Update 11-14-16: We were incredibly touched to receive a beautiful thank you card from the staff at the San Fernando Valley Rescue Mission, which included messages written by the families who participated in our event. Although we cannot share the card publicly, we can share this sweet message from the staff.

Bringing the Real World of Accounting into the Classroom

Alan-Kazden_avatarAfter 29 years in any career, it is easy to forget what it was like when you were finishing school, wondering what your future held and how you would actually put your degree to use.

Thanks to a professor friend of mine at Cal Lutheran University, I have the opportunity several times a year to meet with CPA students who are in exactly this position. I am able to talk candidly about my three decades at the firm of Rose, Snyder, & Jacobs, about the business and what to expect from it and how to succeed in the accounting world.

One of the topics I like to focus on — especially with this generation — is ethics. It is important that students go into this industry with their ethics intact. We discuss cases of fraud by using examples of our own clients, as well as some cases that have made the national headlines. We talk about the reasons accountants might be willing to go along with these unethical practices, as well as how they ultimately got caught and the consequences their actions delivered.

As some students get close to graduation and are in the process of completing their requirements, they inquire about career options other than accounting. I always stress the importance of taking the CPA exam since having their license is of great benefit in a variety of other jobs. I tell them, “You have spent years working towards this final test, so you might as well take it and have that credential in your professional arsenal.”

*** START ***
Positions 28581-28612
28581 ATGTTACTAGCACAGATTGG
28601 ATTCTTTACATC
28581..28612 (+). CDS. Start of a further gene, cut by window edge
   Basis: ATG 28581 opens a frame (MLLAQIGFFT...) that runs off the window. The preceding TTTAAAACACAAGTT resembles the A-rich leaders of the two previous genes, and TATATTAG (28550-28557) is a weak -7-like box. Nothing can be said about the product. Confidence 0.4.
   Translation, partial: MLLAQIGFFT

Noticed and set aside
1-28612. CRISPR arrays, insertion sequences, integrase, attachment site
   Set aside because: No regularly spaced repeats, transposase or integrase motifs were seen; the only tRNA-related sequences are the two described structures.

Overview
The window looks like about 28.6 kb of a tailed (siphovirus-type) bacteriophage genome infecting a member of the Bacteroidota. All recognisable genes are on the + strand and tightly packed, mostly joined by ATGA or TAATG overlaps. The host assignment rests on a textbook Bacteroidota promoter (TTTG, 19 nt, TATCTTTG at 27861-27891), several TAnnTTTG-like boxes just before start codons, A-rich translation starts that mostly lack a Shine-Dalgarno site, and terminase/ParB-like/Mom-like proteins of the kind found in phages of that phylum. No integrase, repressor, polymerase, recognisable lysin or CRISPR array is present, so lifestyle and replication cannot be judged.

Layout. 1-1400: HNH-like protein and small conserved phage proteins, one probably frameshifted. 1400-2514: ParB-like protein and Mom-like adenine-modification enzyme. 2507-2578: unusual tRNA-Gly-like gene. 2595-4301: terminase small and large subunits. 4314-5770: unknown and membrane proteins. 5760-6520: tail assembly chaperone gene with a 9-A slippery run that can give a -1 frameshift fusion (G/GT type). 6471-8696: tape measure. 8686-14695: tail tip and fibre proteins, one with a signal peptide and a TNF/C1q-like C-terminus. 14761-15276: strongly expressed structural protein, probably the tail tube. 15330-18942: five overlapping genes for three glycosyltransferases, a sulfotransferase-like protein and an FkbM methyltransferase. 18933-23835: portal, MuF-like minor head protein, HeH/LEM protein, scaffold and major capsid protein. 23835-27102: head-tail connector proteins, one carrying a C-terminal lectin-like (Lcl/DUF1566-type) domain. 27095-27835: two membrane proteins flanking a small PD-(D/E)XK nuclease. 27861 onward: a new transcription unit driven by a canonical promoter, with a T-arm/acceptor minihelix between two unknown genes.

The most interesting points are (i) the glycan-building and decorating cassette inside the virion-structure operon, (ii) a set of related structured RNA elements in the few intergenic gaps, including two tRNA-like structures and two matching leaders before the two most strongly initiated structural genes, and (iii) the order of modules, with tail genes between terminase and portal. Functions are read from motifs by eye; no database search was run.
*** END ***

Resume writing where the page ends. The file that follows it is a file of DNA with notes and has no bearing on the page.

Since much of my presentation focuses on “real world” accounting and how our firm works, I am often asked if it is possible to succeed in a small firm. I was the first junior accountant hired at RSJ, and 29 years later I am still here, so my answer is yes, you can! At the time, there were only eight of us in the office; now we are the sixth largest firm in the valley.

Your experience will be different at a larger firm, where you’ll get more extensive training; as they send their people off to training courses several times a year. You might also spend a longer time focused on a particular area — you may get pigeonholed for a while, but you will also hone your expertise.

At a smaller or mid-size firm like RSJ, we work as a team and the results provided to our clients depends on teamwork. You will have an opportunity to learn an array of valuable skills. Your training may be more informal, but it will be more hands on, and you’ll get quicker client interaction.

In addition to talking with students on campus, we also hold a “Firm Night” once or twice a year. Students are invited to spend some time at the firm and see first-hand how we work. A couple of senior and junior partners address the students, all followed by a tour of the office. Afterwards, we all dine together in our conference room where students can ask questions, or just continue conversations. It’s a great way not only for students to get a glimpse into a working firm, but also brings our different departments together in an unique and meaningful way.

While I hope that all these events are helpful and educational for the students who attend, I ultimately do it because I enjoy it. If by sharing my experience and the importance of what our profession truly brings to our clients, I can help at least one student follow their path to a career that is fulfilling, I am honored to play a part in that.